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I had downloaded an .epub file of The Book of Wonder, by Marco Polo to my smartphone because I wanted to read about Marco Polo in his own words, not the dramatized, sensationalized versions I'd read in school. This book is from the 1400's, more than a century after Polo, but is considered to have been based on the book Polo dictated to a fellow prisoner of war while he was in an inter-Italian state war. That dictated text no longer exists.

I had forgotten about it until I learned I'd have to wait an hour to for a replacement tire for my car to arrive at the garage, so I looked through my phone's memory for something to pass the time, found it, began reading and couldn't put it down. A lot of information about the Polos' travels along the "Silk Road," including the Black Sea area, Armenia, Persia, etc. in the 1200's is included, in addition to the court of Kublai Khan, and gives you a greater understanding of the turbulence of the area between China and Europe and why the Europeans knew so little about China.  There are fascinating mentions of things you might not expect in the 1200's like oilfields and he describes something unheard of in Europe at the time, paper money:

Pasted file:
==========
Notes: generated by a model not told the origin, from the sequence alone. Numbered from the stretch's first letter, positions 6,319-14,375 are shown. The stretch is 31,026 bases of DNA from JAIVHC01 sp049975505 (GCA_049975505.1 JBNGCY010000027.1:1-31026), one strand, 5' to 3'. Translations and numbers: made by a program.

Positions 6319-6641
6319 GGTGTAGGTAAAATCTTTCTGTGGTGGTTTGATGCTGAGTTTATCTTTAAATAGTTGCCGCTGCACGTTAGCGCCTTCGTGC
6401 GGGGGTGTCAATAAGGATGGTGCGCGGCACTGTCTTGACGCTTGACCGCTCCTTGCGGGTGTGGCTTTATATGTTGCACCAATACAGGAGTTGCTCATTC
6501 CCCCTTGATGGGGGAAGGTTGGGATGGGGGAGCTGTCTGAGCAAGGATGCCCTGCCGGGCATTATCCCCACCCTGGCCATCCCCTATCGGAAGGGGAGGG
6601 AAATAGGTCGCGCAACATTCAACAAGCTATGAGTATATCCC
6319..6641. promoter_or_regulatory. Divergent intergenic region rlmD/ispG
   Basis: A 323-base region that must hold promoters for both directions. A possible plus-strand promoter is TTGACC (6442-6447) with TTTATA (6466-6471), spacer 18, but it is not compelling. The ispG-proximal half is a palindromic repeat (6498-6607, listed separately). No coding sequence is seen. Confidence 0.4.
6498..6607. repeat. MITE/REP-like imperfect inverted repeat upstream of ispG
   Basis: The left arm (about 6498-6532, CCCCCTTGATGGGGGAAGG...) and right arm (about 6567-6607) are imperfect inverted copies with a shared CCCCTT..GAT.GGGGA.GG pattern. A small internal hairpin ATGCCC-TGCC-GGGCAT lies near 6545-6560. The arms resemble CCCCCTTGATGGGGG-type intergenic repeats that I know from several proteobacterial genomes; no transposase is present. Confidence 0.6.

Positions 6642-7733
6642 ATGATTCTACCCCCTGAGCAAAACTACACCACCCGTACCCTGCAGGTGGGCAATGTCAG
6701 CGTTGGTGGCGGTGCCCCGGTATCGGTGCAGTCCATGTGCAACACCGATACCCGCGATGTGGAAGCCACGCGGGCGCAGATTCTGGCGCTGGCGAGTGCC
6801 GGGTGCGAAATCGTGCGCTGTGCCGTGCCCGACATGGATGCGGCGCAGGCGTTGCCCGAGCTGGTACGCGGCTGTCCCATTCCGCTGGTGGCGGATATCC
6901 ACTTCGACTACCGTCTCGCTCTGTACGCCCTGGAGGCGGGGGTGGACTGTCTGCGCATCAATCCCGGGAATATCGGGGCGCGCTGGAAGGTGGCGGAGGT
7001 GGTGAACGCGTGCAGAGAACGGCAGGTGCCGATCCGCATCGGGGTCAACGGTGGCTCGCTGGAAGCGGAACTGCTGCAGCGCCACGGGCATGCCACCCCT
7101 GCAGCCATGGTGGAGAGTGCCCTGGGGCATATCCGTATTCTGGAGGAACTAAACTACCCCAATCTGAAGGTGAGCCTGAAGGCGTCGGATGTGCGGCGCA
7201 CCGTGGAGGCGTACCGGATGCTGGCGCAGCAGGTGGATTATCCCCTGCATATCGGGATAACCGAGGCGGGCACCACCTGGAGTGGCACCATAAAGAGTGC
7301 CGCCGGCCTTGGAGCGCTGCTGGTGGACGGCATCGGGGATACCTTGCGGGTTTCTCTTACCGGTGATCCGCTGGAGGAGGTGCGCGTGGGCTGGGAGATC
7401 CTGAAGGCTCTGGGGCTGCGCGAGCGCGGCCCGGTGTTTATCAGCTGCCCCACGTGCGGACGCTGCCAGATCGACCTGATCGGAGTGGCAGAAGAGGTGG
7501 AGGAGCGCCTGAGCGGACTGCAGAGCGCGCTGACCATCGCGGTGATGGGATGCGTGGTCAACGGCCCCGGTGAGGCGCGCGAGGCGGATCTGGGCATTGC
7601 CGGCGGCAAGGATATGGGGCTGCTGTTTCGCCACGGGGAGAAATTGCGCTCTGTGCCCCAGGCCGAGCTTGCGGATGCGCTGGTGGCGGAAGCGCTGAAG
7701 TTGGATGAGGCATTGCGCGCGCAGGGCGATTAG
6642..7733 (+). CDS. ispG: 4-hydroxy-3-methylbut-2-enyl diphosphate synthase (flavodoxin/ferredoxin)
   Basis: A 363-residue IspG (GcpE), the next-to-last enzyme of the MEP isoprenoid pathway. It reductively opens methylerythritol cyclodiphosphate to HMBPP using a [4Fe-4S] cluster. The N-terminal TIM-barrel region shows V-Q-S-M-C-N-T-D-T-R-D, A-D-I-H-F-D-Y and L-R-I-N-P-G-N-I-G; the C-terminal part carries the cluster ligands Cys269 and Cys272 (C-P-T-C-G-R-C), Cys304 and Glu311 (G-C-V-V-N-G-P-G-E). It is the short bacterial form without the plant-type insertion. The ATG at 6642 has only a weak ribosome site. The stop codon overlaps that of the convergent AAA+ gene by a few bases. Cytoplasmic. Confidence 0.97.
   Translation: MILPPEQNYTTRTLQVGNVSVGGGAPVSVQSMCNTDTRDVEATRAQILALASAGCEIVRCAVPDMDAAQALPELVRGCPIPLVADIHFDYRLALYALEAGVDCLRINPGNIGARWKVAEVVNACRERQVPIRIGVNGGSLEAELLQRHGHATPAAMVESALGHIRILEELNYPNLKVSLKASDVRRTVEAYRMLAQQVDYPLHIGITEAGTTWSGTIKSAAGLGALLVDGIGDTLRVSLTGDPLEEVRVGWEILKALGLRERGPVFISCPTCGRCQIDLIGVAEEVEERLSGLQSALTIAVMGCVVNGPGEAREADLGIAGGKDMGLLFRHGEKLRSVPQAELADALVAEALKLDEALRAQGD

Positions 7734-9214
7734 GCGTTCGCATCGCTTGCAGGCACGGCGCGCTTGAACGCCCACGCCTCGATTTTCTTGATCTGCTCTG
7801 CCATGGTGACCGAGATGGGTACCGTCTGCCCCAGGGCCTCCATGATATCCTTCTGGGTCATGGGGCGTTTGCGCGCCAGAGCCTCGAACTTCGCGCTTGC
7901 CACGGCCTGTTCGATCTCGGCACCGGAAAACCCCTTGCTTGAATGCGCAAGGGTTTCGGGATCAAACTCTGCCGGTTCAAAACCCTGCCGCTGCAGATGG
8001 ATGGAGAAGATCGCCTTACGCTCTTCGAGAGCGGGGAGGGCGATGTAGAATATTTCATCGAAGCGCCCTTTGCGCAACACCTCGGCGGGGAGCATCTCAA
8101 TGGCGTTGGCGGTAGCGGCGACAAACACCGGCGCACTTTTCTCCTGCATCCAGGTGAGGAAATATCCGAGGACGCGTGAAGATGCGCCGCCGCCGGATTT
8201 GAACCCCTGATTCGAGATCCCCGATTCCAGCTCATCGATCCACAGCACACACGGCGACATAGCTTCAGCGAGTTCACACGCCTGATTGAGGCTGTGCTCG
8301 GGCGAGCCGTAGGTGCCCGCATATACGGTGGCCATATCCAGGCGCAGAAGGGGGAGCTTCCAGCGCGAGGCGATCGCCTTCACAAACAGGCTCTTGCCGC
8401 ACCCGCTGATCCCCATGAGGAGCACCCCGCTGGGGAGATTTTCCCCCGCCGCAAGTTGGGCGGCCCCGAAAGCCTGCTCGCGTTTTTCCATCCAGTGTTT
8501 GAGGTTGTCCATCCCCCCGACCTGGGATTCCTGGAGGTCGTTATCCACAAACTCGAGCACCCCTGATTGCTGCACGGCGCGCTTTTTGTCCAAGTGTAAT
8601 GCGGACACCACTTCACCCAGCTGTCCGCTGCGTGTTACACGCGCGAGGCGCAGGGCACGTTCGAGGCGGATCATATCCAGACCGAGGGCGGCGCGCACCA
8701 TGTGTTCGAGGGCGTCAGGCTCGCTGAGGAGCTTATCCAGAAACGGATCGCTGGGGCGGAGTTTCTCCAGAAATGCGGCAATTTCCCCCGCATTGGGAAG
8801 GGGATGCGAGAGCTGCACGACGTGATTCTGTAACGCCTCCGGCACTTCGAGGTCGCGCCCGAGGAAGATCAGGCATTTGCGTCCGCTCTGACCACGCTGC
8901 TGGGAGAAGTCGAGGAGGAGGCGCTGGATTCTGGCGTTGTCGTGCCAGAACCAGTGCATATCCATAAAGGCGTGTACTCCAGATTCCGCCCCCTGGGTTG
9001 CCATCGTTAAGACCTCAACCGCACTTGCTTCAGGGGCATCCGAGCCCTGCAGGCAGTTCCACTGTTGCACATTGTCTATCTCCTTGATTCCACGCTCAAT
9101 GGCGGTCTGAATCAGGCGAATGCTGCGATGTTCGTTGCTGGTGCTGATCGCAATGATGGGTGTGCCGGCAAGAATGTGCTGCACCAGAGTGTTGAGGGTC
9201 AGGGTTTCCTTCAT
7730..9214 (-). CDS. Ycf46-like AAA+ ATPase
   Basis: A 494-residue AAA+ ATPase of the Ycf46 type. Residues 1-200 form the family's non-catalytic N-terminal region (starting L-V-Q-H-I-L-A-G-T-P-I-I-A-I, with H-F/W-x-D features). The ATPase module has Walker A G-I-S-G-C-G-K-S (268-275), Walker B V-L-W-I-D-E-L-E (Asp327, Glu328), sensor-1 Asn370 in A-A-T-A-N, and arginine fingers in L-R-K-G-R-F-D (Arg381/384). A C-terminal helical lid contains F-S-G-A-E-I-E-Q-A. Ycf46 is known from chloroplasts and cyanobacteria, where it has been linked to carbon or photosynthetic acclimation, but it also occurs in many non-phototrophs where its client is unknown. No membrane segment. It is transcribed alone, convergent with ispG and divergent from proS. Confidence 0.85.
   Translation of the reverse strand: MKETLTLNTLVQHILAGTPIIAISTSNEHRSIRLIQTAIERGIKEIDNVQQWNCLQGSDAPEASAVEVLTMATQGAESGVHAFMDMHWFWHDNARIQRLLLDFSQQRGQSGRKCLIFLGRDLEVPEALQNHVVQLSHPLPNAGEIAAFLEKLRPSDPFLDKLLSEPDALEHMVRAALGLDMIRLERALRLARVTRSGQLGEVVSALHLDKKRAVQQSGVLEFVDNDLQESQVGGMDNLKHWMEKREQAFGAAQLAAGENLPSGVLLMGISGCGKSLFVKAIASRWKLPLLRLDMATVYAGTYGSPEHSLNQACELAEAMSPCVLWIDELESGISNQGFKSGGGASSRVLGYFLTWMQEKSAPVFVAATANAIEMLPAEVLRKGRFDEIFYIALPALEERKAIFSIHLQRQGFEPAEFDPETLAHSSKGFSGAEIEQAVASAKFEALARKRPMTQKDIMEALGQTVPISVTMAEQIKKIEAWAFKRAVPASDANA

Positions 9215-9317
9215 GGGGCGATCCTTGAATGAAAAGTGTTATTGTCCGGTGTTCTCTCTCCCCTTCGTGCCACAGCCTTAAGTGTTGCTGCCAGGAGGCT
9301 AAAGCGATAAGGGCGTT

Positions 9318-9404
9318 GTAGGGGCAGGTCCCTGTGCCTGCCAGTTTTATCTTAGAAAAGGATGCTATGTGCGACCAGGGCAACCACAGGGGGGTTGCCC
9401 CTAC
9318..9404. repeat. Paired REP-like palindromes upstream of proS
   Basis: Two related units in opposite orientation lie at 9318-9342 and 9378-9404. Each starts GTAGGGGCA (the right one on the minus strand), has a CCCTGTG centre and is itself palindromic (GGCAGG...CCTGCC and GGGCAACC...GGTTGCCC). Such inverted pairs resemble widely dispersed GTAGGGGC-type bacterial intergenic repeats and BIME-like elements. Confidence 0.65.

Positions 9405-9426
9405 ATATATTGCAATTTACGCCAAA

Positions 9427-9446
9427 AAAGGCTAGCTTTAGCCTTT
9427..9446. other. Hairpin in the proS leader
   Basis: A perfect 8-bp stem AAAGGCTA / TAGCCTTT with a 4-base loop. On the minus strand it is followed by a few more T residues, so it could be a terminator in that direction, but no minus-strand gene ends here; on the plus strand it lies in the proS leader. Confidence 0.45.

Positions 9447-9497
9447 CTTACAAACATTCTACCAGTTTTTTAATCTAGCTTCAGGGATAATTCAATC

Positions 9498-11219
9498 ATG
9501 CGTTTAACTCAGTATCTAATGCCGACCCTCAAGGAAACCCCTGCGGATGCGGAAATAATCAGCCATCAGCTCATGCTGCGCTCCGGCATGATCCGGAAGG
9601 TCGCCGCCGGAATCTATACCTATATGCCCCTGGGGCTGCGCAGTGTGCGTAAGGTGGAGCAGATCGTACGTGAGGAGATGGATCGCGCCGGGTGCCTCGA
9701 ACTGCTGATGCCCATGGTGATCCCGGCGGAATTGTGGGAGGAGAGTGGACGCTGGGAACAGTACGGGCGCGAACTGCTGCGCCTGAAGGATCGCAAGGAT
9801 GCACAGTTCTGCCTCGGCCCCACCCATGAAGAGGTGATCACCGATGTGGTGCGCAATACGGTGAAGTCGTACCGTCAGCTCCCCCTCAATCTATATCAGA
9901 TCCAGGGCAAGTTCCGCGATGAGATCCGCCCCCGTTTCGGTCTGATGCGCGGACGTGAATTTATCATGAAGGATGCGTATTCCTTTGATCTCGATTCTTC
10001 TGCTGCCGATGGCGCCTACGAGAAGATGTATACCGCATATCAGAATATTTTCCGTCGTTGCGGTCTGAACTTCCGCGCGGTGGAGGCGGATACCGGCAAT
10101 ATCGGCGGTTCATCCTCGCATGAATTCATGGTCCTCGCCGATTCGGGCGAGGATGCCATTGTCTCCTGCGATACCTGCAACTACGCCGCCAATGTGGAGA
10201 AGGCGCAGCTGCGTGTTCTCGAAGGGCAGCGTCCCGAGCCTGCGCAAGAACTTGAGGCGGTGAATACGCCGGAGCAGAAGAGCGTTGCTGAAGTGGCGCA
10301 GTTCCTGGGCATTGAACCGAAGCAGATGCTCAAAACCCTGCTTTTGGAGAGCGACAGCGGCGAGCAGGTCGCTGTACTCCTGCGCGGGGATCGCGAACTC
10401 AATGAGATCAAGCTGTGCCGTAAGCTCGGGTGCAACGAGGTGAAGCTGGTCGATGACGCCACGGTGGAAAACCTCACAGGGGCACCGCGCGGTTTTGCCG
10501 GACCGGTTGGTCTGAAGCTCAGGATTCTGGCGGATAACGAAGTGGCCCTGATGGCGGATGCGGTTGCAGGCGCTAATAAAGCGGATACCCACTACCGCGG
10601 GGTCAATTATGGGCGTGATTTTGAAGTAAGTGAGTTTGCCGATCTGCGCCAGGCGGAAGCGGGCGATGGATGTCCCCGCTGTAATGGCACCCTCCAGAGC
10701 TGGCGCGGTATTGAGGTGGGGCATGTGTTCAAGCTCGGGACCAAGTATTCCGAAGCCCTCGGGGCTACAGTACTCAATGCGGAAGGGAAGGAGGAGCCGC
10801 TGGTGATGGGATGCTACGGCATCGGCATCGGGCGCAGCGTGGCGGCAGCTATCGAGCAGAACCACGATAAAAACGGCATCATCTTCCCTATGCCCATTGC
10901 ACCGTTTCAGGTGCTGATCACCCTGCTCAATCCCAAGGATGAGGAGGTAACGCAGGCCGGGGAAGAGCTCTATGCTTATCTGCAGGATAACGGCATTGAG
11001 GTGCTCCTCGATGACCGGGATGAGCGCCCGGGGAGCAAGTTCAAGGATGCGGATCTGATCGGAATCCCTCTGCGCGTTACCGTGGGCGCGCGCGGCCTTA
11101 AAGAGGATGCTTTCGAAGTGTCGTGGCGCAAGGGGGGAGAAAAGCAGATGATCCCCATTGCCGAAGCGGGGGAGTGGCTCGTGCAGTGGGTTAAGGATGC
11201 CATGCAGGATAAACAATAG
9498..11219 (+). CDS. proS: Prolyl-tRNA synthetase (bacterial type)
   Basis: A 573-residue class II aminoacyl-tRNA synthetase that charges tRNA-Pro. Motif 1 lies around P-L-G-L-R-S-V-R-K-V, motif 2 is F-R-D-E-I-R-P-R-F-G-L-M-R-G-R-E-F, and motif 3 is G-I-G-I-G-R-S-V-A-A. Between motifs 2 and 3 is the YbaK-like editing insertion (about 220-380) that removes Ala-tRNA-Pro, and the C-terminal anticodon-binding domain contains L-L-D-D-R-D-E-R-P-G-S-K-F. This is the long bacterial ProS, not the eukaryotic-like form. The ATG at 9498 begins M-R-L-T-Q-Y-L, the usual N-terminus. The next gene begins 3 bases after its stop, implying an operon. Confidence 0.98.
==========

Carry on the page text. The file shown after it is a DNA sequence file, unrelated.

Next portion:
"In this city of Kanbalu is the mint of Kublai Khan, the Grand Khan or lord of lords, who may truly be said to possess the secret of the alchemists, as he has the art of producing money by the following process. He causes the bark to be stripped from those mulberry trees, the leaves of which are used for feeding silk-worms, and takes from it that thin inner rind which lies between the coarser bark and the wood of the tree. This being steeped, and afterwards pounded in a mortar, until reduced to a pulp, is made into paper, resembling (in substance) that which is manufactured from cotton, but quite black. When ready for use, he has it cut into pieces of money of different sizes, nearly square, but somewhat longer than they are wide. Of these, the smallest pass for a denier tournois; the next size for a Venetian silver groat; others for two, five, and ten groats; others for one, two, three, and as far as ten besants of gold. The coinage of this paper money is authenticated with as much form and ceremony as if it were actually of pure gold or silver."


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On 2/16/2019 at 8:19 AM, late said:

That's a really good book.

What my Mom did was put it in my hands open to page one. One paragraph and I was hooked. We've shipped it around to all our friends, getting a new copy when it doesn't come back.

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